If you’re looking to “recycle” an energy-inefficient home into a net zero residence, it’s hard to go wrong with a midcentury modern. Elba I. Cox, principal broker and owner of EcoPro Realty Group in Lake Oswego, says these stylish structures have a number of features that make them easy to transform into green homes. “They have a lot of windows, which allows natural light into the home,” she says. That makes them ideal for utilizing passive solar. The windows move the outside in, which makes the landscape a prominent design feature.
Because midcentury modern homes are so minimalist, there’s no need to invest in lots of fancy (and resource-intensive) interior elements such as wall-to-wall carpeting and heavy drapes. Wood and other natural materials are a common surface covering. If the wood in the home needs to be replaced, it can be swapped for trendy barnwood or another reclaimed material.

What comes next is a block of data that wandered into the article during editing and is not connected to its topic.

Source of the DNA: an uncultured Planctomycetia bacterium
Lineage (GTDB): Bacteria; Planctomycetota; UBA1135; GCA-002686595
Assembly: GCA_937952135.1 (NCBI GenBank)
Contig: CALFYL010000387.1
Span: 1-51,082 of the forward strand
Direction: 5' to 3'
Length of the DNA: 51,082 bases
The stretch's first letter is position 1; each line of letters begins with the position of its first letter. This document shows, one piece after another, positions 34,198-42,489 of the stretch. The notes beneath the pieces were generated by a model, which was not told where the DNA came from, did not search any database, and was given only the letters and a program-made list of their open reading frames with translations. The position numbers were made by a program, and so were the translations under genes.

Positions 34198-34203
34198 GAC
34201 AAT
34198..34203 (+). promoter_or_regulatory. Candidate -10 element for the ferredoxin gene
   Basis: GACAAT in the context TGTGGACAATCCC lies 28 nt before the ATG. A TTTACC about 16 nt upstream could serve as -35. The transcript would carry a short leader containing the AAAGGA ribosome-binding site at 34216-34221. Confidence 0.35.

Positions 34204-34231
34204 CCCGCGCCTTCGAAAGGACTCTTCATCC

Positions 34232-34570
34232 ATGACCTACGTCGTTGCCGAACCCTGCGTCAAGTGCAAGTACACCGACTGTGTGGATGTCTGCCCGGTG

“Midcentury modern homes usually have open floor plans, so you don’t have a lot of walls that divide the living space and obstruct the air flow,” Cox says. The roof lines tend to be linear and not too steep, which helps when adding solar panels.
These homes do present a few challenges to people looking to create net-zero spaces. They often have high ceilings and slab foundations, both of which are difficult to insulate. Creative ideas from LEED-certified architects and technological solutions make both possible—for the right price, of course.
The good news for budget-conscious buyers is that midcentury modern homes can often be picked up for a song, Cox says. They fell out of style in the 1970s and 1980s, which means many were abandoned or neglected. Even as they come back into vogue, there are plenty awaiting new owners with a 21st-century vision.